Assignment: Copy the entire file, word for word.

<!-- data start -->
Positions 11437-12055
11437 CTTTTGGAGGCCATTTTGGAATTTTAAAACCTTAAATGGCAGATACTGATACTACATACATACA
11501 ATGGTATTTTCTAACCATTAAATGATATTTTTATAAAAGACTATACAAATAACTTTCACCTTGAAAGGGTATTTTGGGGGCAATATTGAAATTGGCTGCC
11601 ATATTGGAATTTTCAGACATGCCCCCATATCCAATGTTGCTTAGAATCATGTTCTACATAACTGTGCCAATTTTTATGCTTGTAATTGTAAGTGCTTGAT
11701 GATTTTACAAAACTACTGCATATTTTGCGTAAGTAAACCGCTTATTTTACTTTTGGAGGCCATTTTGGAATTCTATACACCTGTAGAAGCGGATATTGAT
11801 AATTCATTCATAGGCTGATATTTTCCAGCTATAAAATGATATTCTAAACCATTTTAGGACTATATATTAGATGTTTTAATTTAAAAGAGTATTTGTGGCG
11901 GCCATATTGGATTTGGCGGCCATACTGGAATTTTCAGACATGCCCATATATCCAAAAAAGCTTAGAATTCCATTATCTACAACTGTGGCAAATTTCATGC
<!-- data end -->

Positions 11437-12055
11437 CTTTTGGAGGCCATTTTGGAATTTTAAAACCTTAAATGGCAGATACTGATACTACATACATACA
11501 ATGGTATTTTCTAACCATTAAATGATATTTTTATAAAAGACTATACAAATAACTTTCACCTTGAAAGGGTATTTTGGGGGCAATATTGAAATTGGCTGCC
11601 ATATTGGAATTTTCAGACATGCCCCCATATCCAATGTTGCTTAGAATCATGTTCTACATAACTGTGCCAATTTTTATGCTTGTAATTGTAAGTGCTTGAT
11701 GATTTTACAAAACTACTGCATATTTTGCGTAAGTAAACCGCTTATTTTACTTTTGGAGGCCATTTTGGAATTCTATACACCTGTAGAAGCGGATATTGAT
11801 AATTCATTCATAGGCTGATATTTTCCAGCTATAAAATGATATTCTAAACCATTTTAGGACTATATATTAGATGTTTTAATTTAAAAGAGTATTTGTGGCG
11901 GCCATATTGGATTTGGCGGCCATACTGGAATTTTCAGACATGCCCATATATCCAAAAAAGCTTAGAATTCCATTATCTACAACTGTGGCAAATTTCATGC